Getting Out the Vote in the Social Media Era: Are Digital Tools Changing the Extent, Nature and Impact of Party Contacting in Elections?
24 Pages Posted: 29 Aug 2013
Date Written: 2013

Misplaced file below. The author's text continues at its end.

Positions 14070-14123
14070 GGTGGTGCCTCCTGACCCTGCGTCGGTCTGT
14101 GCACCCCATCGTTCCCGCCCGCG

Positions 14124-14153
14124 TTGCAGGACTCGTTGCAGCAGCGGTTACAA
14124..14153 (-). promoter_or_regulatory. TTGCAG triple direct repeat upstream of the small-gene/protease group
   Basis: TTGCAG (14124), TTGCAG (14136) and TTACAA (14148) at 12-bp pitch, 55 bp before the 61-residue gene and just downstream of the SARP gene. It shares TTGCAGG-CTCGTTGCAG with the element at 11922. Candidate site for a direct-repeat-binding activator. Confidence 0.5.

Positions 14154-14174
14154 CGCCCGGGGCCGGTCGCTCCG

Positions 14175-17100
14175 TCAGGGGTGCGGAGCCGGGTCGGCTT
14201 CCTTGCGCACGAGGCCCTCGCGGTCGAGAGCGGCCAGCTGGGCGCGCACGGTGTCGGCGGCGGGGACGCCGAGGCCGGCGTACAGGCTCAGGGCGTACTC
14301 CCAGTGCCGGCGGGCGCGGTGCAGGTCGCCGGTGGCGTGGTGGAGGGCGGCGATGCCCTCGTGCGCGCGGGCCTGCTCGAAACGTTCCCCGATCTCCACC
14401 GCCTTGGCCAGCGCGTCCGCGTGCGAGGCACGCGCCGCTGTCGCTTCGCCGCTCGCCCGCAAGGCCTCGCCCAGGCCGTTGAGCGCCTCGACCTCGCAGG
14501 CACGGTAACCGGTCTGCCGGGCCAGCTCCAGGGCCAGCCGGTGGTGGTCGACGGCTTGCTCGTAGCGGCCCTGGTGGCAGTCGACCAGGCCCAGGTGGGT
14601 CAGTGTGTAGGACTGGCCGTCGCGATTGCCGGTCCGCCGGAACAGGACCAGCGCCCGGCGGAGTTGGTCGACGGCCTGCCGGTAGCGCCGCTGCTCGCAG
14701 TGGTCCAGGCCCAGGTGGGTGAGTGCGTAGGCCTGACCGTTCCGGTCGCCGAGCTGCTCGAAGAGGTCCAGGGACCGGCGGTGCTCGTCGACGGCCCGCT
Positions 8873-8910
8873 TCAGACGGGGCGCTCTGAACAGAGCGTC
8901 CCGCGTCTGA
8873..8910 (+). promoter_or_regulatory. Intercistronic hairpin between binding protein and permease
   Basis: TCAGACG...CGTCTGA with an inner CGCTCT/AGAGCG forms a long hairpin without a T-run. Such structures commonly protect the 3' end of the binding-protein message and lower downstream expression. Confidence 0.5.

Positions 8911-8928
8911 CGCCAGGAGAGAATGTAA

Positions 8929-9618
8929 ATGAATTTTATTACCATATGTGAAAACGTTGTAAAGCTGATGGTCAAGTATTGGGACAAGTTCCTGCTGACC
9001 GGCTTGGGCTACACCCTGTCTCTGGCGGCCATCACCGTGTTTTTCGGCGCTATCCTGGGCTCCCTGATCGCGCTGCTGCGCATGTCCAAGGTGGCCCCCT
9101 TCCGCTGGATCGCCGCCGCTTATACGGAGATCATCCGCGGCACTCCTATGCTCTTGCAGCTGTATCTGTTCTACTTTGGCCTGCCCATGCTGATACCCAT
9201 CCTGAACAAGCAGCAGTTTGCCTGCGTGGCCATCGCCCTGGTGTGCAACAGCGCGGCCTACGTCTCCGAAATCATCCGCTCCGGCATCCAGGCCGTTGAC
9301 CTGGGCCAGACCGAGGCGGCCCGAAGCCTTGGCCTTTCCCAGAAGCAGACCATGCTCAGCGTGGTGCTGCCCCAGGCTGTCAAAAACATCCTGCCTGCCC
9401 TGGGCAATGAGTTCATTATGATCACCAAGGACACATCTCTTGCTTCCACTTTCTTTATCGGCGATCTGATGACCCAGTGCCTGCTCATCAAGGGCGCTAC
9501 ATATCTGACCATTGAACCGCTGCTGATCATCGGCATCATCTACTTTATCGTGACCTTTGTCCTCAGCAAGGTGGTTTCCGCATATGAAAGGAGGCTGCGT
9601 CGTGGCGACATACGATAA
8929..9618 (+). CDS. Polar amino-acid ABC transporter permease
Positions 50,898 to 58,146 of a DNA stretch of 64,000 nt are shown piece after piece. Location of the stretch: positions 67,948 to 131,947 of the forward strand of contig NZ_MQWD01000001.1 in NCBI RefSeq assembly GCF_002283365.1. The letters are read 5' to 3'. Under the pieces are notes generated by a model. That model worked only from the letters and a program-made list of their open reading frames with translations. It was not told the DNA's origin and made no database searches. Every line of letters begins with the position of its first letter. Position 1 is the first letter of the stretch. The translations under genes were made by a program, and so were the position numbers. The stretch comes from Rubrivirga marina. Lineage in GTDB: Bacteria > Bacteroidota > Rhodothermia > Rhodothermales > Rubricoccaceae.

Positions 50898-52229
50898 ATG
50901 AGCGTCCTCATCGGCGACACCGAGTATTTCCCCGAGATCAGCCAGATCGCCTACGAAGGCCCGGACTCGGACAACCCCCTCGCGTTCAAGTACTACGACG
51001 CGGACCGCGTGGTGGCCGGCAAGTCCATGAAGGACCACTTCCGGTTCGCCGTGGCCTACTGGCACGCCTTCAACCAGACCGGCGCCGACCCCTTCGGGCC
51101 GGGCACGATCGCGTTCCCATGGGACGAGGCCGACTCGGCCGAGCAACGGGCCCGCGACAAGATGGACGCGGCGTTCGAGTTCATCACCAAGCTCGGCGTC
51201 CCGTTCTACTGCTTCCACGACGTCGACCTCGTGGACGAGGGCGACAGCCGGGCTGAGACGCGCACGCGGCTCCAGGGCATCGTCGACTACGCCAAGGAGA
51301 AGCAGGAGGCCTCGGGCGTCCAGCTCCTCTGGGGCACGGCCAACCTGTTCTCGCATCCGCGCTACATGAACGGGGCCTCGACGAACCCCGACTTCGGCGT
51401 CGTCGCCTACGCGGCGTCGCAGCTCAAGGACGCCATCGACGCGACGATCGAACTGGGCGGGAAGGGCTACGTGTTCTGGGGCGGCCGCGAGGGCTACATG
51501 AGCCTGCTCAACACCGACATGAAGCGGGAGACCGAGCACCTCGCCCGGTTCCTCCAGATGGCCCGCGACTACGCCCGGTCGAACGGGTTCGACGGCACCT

The arrival of the internet and email, and more recently social media or web 2.0 technologies has provided parties and candidates with a range of new and more personalized ways to engage in voter contacting. This paper seeks to measure the extent of these new online forms of contact in the U.S. 2012 Presidential election and UK 2010 General Election and compare them with more traditional offline methods. In a second step we seek to measure the effect of these new forms of contact on individual political behaviour, specifically in terms of whether they increased the likelihood of voting and engagement in other campaign activities. We do so using a combination data sources that include the American National Election Study, an original survey of online political behaviour conducted in the UK 2010 campaign and the 2010 British Election Study. Our findings show that online contact constitutes a small proportion of that received by voters in both countries, particularly in the case of the UK.. Offline methods still remain most popular. Furthermore indirect online contact (i.e. mediated through social networks) is more common than that coming directly from the campaign. In terms of mobilization, online contacting (direct or indirect) makes little difference to turnout although it does appear to be linked with undertaking a range of wider campaign activities.
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